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Russia fumes as U.S. Senate passes Magnitsky law aimed at human rights

A tombstone on the grave of lawyer Sergei Magnitsky, who died in jail, at a cemetery in Moscow. A new law blacklists Russians connected to the death of Magnitsky in police custody.

The Washington Post
MOSCOW — The U.S. Senate on Thursday repealed a trade sanction imposed 38 years ago to force the Soviet Union to allow Jews and other religious minorities to emigrate, replacing it with a modern-day punishment for human rights abuse that has enraged Russian officials.
The old law, one of the last vestiges of the Cold War, was called the Jackson-Vanik Amendment, named after a U.S. senator and a representative. The new law, passed 92 to 4, grants Russia and Moldova permanent normal trade relations, but it is coupled with the Sergei Magnitsky Rule of Law Accountability Act, which honors a dead Russian. The law blacklists Russians connected to the death of Magnitsky in police custody and to other gross human rights violations, prohibiting entrance to the United States and use of its banking system. office in 2000, Vladimir Putin has expanded the powers of Russia's presidency, consolidating authority in the Kremlin and weakening other democratic institutions.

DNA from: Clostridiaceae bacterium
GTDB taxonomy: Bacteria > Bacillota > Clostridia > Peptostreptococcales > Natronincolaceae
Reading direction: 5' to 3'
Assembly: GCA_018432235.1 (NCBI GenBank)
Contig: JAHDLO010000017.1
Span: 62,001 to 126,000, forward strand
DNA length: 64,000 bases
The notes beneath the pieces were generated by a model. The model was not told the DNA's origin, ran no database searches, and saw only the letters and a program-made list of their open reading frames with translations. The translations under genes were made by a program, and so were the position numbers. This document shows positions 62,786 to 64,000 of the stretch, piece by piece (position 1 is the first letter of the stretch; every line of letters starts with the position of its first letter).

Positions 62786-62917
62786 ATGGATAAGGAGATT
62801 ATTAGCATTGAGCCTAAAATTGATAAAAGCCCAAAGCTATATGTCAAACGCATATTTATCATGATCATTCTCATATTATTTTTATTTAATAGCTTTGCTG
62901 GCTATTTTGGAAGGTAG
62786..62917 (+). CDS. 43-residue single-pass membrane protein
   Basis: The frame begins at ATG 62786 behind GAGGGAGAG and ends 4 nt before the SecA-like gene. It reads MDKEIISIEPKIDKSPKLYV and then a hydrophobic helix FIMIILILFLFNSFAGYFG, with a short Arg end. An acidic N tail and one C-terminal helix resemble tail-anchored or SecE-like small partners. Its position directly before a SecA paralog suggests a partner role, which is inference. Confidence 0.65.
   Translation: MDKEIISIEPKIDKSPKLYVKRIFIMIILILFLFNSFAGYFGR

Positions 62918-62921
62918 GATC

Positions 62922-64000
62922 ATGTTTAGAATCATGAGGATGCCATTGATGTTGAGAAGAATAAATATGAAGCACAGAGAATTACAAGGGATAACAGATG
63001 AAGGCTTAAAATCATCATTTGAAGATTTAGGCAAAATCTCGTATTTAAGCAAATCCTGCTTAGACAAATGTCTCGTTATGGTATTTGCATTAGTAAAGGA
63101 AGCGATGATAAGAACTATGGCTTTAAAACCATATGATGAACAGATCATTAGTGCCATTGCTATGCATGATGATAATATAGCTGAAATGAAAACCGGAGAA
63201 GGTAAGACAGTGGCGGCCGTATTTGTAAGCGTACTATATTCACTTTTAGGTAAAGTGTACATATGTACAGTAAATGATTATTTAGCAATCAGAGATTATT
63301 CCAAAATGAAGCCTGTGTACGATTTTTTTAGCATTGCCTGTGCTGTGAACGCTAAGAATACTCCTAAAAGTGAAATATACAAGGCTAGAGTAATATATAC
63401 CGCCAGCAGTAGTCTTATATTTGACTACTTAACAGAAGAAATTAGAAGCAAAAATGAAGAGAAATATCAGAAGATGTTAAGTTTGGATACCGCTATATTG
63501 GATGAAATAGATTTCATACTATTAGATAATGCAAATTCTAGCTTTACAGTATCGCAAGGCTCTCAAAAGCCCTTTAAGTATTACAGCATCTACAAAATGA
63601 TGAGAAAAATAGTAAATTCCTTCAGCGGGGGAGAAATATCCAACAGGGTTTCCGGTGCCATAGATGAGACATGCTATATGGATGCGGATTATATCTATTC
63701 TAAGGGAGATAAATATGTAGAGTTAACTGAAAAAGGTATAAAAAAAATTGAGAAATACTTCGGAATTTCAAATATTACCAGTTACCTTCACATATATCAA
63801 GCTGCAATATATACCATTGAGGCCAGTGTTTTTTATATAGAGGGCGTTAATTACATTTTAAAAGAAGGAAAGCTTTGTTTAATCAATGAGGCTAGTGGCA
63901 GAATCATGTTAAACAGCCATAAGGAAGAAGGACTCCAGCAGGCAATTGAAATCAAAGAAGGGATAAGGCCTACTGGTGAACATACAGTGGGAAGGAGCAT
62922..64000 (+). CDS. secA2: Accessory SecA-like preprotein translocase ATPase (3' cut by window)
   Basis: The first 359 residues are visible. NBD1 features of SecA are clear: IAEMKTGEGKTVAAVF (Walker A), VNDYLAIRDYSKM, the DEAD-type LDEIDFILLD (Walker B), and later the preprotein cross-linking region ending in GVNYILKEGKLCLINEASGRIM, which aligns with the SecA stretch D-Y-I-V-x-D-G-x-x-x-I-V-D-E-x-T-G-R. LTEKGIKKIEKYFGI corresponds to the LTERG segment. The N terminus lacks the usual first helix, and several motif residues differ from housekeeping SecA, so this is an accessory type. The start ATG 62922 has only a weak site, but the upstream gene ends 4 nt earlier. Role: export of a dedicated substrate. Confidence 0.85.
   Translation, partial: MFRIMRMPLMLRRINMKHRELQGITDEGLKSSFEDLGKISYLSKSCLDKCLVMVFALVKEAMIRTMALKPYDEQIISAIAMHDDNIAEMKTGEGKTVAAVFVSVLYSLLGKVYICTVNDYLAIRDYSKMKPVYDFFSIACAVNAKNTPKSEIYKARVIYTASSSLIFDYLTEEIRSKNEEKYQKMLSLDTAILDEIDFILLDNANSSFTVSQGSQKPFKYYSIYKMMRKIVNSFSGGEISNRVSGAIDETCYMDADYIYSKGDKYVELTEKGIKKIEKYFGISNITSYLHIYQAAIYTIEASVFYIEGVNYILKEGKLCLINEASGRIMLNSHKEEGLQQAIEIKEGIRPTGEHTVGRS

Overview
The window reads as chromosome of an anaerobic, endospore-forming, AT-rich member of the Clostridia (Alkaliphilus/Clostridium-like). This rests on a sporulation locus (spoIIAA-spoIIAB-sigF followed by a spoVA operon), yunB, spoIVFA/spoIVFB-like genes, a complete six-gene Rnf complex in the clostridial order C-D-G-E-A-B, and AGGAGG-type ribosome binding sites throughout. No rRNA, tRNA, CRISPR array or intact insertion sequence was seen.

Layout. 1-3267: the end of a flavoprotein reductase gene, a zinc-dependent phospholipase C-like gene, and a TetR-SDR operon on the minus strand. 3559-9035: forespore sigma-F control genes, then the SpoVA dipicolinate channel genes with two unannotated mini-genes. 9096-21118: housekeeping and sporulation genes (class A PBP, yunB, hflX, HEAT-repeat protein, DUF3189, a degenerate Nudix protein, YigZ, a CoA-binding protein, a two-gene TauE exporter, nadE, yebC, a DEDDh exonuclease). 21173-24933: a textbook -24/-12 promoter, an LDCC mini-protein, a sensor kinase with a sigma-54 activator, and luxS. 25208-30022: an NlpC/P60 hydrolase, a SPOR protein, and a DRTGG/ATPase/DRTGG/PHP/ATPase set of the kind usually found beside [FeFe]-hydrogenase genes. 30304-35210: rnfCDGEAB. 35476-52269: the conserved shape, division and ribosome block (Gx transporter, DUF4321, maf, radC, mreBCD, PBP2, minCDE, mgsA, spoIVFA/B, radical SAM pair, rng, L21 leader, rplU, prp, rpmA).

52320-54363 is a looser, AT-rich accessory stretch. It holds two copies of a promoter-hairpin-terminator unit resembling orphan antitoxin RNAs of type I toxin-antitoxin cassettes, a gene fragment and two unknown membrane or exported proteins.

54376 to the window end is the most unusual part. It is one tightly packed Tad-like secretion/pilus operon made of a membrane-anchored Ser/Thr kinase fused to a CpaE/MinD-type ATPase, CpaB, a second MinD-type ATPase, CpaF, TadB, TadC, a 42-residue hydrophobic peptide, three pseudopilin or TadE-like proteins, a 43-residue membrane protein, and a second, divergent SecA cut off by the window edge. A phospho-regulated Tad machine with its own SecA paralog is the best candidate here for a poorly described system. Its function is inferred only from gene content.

“Today, we close a chapter in U.S. history,” Sen. Benjamin L. Cardin (D-Md.), one of the prime movers of the Magnitsky bill, said during the debate on Jackson-Vanik. “It served its purpose. Today, we open a new chapter in U.S. leadership for human rights.”
How the United States can best promote democracy and human rights in Russia — and elsewhere — became a matter of agonizing and often bitter debate as pressure grew to repeal Jackson-Vanik. Not only was it widely considered a relic with the dissolution of the Soviet Union in 1991 and freedom to emigrate from Russia, but, under the regulations of the World Trade Organization, which Russia joined this year, it also penalized American exporters.

The House approved the measure last month. President Obama said he looked forward to signing the law because of the WTO benefits for American workers, although originally the administration had argued that the Magnitsky bill was unnecessary because the president could — and would — create the desired blacklist by executive order.

“My administration will continue to work with Congress and our partners to support those seeking a free and democratic future for Russia and promote the rule of law and respect for human rights around the world,” Obama said in a statement.

“We need the Magnitsky act to fill the gaps in President Obama’s policy,” said Sen. Orrin G. Hatch (R-Utah), criticizing Obama for what he called unseemly efforts to avoid offending Russian President Vladimir Putin.